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The Four Gospels in Arabic and Latin. Showing the Gospel According to Matthew. Printed at the Typographia Medicea (Medici Oriental Press) in Rome.

The Typographia Medicea was founded in 1584 by Ferdinando de’ Medici for the purpose of printing Christian texts in Middle Eastern languages, including Arabic, Turkish, and Syriac. These engravings are attributed to Italian engraver Leonardo Parasole (ca. 1570–1630), after designs by Antonio Tempesta (1555–1630). The Medici family dynasty dominated Florence from the 15th through the 18th century. Ferdinando (1548 – 1609) seceded his older brother as Grand Duke of Tuscany, a position which gave him great influence in the religious and cultural life of Florence. He was a participant in the Papal conclave of 1572, funded a number of artisan workshops, and continued the development of the Port of Livorno to encourage trade.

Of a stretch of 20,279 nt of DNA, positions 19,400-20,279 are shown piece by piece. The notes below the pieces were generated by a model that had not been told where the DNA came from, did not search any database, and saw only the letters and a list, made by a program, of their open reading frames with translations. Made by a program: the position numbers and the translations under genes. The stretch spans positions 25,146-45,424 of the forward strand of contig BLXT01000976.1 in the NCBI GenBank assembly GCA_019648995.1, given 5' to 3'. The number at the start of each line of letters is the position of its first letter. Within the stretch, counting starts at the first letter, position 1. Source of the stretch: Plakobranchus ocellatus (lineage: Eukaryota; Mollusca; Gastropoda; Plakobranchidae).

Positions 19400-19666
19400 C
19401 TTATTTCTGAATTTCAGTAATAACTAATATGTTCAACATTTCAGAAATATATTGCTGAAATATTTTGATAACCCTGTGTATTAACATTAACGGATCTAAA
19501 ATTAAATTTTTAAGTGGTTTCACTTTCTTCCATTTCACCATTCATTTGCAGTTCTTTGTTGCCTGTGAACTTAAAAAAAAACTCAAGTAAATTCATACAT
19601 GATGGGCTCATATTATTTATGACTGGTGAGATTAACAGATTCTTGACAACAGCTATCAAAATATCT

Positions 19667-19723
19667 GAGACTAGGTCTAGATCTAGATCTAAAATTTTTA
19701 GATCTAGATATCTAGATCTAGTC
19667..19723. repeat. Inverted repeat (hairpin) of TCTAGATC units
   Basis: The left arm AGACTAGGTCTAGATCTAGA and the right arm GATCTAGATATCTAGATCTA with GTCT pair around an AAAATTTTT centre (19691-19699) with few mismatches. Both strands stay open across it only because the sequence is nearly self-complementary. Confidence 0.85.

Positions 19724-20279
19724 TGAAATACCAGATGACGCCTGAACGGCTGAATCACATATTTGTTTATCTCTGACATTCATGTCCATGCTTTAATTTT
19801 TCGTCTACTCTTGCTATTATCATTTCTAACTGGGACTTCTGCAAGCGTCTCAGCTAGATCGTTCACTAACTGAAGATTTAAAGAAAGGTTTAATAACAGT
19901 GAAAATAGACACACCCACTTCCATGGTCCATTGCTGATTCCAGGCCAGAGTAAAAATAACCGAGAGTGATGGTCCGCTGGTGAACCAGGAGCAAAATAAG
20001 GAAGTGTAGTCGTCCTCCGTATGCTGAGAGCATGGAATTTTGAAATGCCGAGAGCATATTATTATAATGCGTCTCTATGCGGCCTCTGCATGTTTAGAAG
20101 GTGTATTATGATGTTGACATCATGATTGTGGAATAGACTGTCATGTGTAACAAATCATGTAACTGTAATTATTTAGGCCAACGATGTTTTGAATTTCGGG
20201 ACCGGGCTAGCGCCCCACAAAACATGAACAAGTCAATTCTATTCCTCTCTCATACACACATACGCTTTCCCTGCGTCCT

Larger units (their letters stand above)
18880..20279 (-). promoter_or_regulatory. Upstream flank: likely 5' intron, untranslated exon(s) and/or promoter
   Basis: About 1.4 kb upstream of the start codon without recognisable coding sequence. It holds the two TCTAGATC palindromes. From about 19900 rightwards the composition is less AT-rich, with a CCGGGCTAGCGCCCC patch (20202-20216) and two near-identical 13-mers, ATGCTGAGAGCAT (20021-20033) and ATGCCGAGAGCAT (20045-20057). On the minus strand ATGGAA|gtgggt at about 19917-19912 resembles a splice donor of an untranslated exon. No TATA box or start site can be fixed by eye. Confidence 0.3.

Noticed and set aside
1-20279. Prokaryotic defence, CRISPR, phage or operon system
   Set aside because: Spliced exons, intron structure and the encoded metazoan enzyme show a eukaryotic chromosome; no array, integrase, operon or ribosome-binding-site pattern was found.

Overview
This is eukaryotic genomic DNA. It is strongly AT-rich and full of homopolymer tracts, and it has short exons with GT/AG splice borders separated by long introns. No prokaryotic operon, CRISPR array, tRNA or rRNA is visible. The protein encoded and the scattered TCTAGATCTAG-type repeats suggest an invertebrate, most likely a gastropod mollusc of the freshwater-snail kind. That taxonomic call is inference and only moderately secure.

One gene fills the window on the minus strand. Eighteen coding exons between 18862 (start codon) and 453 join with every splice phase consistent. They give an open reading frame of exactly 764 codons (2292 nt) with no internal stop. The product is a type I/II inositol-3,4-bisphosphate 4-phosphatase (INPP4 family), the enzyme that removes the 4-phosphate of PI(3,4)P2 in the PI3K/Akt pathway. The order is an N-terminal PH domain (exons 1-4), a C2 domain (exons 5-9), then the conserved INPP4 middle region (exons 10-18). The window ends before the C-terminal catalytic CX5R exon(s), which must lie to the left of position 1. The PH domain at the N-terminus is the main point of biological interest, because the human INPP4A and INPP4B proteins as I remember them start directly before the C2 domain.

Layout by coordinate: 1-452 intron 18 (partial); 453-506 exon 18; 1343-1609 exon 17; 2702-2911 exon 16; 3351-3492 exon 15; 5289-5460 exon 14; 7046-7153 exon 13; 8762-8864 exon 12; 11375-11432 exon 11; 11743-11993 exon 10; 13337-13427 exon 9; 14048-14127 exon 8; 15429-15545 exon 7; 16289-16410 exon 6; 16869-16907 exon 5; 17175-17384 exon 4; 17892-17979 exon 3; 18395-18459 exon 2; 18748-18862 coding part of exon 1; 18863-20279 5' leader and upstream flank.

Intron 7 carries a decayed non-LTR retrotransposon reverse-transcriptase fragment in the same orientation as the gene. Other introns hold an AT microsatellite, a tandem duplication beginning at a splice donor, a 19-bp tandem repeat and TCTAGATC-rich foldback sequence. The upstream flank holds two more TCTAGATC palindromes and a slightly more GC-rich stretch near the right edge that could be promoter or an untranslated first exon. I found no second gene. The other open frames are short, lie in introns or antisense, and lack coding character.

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This illustration from the Gospel According to Matthew depicts Jesus healing the two blind men from (9:27-31). In all of these scenes shown from this book, Jesus is among a crowd of witnesses. His disciples are depicted with solid, round halos; his own halo is radiant. He is shown clasping the hand of the girl that he brings back to life, and he touches both hands to the blind men to heal them. His contact with the afflicted people is gentle, and the presence of the people around him creates a feeling of humanity.


Artwork in the public domain